Big Oil, Not Big Tobacco, Wrote the Public Skepticism Playbook
By Nadia Prupis
Documents published Wednesday by the Center for International Environmental Law (CIEL) show that the tobacco and fossil fuel industries used the same public relations firms, the same think tanks and in many cases, the very same researchers, to foment doubt about public interest issues—starting with climate change. The documents show that the "direct connections" between the industries go back even earlier than previously believed, CIEL says.
That includes the consistent use of the Stanford Research Institute, which CIEL says "was funded under secret tobacco industry accounts to build a machine to test for workplace carbon monoxide."
The Stanford Research Institute was already known as a major player in the campaign, having presented reports to the American Petroleum Institute in 1968 warning of the potential harm of releasing greenhouse gases into the atmosphere.
More findings from Wednesday's investigation include:
- Exxon and Shell patented and actively promoted their own cigarette filters repeatedly from the 1960s through the 1990s and entered into joint research agreements with tobacco firms to bring them to market;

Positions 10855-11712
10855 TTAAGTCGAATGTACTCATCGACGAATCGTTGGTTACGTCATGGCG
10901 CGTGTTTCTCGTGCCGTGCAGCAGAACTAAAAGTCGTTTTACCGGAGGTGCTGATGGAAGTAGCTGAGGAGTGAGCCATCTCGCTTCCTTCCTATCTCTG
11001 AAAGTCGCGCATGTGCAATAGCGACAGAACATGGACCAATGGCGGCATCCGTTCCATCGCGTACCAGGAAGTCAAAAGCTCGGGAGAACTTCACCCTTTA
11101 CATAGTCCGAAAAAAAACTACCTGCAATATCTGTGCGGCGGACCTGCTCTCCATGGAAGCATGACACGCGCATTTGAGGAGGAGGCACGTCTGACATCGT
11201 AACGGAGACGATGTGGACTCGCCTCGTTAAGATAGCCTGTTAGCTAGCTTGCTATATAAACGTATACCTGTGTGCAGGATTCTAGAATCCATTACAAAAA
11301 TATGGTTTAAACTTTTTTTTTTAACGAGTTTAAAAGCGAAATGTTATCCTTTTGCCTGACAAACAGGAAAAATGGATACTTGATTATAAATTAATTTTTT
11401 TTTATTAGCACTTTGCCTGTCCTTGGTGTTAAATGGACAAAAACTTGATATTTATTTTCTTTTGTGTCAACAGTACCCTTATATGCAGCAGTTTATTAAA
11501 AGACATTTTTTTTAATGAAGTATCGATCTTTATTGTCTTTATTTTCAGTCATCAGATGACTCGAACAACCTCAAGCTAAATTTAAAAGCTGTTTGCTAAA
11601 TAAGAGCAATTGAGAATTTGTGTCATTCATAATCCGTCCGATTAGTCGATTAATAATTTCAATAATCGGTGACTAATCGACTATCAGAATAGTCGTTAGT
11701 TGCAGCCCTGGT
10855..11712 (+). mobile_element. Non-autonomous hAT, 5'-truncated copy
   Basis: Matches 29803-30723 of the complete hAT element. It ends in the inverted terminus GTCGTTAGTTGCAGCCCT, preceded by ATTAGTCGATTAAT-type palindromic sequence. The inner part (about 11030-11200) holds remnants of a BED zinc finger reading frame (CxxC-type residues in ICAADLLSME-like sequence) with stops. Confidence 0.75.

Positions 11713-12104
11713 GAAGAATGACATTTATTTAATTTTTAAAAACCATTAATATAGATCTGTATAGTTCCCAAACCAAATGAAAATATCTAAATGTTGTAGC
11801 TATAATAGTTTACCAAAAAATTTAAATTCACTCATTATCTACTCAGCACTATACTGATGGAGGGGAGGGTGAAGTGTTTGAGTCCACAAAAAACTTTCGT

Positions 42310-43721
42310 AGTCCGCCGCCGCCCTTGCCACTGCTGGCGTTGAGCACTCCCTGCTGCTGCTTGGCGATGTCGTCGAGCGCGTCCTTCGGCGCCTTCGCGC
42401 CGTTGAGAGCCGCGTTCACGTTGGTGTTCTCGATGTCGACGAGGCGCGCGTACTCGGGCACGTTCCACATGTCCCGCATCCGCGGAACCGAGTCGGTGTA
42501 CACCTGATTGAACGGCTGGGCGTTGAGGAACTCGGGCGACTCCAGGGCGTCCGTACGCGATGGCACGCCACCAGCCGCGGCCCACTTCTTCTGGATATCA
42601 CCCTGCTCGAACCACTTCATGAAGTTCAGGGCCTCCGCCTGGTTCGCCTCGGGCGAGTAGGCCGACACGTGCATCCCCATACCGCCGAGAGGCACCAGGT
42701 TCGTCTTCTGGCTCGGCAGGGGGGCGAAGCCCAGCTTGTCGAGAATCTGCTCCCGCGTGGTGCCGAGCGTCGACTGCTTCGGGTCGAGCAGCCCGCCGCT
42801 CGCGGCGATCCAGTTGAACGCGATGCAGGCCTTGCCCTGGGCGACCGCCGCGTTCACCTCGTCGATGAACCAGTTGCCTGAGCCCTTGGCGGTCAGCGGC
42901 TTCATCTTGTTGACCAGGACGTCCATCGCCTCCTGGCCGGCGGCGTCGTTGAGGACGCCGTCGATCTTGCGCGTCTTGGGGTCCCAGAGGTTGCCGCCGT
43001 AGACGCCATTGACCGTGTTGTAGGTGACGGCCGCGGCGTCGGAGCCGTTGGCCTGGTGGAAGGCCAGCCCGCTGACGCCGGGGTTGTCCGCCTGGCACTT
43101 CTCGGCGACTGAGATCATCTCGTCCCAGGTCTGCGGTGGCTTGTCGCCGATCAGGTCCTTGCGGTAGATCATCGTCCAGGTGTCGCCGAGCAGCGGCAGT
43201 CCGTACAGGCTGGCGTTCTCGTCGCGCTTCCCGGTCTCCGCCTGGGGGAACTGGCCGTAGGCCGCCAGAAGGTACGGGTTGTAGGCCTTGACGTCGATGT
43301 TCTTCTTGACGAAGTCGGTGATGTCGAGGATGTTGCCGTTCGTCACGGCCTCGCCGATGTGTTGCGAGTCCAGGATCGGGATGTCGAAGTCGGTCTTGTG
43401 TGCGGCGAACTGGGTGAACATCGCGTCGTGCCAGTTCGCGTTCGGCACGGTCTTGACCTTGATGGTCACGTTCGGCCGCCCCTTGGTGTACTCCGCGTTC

- A former Standard Oil executive recommended numerous oil-connected scientists for the Tobacco industry's Scientific Advisory Board, many of whom went on to work for tobacco;
- Theodor Sterling, recognized by both tobacco companies and Justice Department prosecutors as one of tobacco's most important scientific assets for two decades, did similar work for oil companies fighting lead regulation before his work with tobacco.
"These documents represent, at most, half of the story: the tobacco half," Muffett said. "The rest of this story—including vital truths about the history of climate deception—remains hidden in the oil industry's files. Six decades of denial and deception is six too many. We owe it to ourselves and to future generations, to bring that truth to light."
And check out the earlier videos produced by CIEL about Smoke and Fumes: